Shortly after that, Williams' personal assistant came to the Tiburon home and became concerned when Williams failed to respond to knocks at a door. The assistant found the 63-year-old actor clothed and dead in a bedroom.
Boyd said all evidence indicates Williams, star of "Good Will Hunting," "Mrs. Doubtfire," "Good Morning, Vietnam" and dozens of other films, committed suicide by hanging. But he said a final ruling will be made once toxicology reports and interviews with witnesses are complete.
The condition of the body indicated Williams had been dead for at least a few hours, Boyd said. Williams also had superficial cuts on his wrist; a pocketknife was found nearby.
Williams had been seeking treatment for depression, Boyd said. He would not say whether the actor left a suicide note.
"We still have people we want to speak with so there is some information we're going to withhold," Boyd said. "We're not discussing the note or a note at this point as the investigation is ongoing."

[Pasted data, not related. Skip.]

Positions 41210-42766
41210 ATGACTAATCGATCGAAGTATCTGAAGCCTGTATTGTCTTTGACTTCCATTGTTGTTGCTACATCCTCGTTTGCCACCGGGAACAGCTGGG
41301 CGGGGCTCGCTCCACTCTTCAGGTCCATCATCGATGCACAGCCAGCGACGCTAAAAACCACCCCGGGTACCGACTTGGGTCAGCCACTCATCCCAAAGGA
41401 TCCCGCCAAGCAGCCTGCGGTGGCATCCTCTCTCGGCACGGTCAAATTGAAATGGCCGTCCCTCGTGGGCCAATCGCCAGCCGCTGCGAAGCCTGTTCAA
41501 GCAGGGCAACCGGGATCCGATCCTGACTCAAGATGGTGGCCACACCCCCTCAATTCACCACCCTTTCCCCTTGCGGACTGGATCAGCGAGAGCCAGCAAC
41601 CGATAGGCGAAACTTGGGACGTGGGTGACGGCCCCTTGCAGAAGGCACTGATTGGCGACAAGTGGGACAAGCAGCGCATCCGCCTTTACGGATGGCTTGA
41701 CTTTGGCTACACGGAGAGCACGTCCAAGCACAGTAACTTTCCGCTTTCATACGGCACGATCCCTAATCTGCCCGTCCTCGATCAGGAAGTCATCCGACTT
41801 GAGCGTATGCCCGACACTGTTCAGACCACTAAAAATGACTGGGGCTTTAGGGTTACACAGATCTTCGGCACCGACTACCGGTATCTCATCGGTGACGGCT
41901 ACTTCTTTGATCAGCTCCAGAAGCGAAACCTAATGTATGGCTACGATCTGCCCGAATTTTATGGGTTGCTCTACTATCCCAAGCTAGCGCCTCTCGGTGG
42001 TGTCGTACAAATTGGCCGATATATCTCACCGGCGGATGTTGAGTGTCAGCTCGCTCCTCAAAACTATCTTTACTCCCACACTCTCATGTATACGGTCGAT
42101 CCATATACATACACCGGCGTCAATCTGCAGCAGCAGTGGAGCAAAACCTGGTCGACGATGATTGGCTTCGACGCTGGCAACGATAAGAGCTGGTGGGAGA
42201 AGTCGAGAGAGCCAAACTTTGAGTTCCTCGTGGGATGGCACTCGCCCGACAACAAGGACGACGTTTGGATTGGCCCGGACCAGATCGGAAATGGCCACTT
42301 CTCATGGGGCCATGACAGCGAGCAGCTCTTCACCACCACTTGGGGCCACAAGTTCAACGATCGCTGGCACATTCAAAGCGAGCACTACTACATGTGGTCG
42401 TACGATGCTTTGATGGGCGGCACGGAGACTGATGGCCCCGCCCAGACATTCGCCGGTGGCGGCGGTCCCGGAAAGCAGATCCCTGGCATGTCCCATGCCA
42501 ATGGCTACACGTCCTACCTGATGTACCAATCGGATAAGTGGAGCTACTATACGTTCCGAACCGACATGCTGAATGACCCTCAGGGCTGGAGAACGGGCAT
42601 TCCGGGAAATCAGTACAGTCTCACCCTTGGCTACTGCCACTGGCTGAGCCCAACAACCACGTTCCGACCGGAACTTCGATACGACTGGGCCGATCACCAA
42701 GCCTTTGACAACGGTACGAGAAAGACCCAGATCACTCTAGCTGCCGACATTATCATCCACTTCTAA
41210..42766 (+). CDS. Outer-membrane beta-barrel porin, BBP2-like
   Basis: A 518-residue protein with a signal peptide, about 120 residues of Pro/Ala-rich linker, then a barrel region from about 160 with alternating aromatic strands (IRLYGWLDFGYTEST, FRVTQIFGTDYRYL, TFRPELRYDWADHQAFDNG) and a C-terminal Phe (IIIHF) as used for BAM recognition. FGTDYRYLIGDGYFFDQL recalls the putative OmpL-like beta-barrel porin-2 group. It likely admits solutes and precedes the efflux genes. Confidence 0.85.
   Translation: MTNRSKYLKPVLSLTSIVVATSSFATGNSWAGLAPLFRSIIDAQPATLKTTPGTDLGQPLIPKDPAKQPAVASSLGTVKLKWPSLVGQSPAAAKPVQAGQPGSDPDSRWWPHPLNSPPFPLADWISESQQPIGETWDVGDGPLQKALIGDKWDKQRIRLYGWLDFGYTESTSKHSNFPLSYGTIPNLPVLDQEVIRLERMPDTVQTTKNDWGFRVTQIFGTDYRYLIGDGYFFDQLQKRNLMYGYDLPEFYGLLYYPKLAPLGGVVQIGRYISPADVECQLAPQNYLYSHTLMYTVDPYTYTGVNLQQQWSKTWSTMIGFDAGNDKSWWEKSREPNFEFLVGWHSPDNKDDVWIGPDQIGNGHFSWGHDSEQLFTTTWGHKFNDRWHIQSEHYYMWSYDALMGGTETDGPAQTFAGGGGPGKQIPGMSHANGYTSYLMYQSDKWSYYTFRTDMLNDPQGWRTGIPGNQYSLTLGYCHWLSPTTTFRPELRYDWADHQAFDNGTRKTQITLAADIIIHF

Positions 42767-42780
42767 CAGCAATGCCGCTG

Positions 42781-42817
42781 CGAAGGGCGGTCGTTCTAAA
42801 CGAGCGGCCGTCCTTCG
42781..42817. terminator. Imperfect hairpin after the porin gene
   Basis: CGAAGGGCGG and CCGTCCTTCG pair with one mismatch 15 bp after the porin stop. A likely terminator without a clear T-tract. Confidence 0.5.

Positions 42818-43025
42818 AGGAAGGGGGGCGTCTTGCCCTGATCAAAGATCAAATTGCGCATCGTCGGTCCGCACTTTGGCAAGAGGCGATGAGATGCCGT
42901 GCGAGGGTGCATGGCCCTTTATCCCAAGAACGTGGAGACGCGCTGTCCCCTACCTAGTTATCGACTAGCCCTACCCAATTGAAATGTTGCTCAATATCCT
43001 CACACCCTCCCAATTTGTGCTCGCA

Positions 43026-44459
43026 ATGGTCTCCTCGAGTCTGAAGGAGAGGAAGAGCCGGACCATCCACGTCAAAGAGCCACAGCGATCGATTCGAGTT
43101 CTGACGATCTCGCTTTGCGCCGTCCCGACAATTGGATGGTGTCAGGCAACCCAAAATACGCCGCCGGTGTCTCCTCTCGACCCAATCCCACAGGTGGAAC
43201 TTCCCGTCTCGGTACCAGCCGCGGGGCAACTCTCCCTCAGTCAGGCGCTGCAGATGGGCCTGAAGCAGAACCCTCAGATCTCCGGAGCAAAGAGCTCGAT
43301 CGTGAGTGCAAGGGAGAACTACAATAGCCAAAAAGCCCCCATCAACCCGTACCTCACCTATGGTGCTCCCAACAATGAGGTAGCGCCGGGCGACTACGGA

The Oscar-winning actor for years dealt with bouts of substance abuse and depression and referenced his struggles in his comedy routines. Just last month, Williams announced he was returning to a 12-step treatment program.
Suicide experts stressed that suicide rarely is triggered by a single factor, such as depression or substance abuse. Typically there are at least two such influences, often compounded by acute stress, such as financial hardship or troubled personal relationships.
Ben Affleck, a co-star and co-writer on the movie "Good Will Hunting" was among the legions of friends and fans who shared tributes online.
"Robin had a ton of love & did so much for so many," Affleck tweeted. "He made Matt & my dreams come true. What do you owe a guy who does that? Everything."
Actor and comedian Ricky Gervais wrote: "I am deeply saddened. He was a lovely man who would keep everyone laughing even if he wasn't feeling good himself." Need help?
The National Suicide Prevention Lifeline is available at 1-800-273- TALK (8255).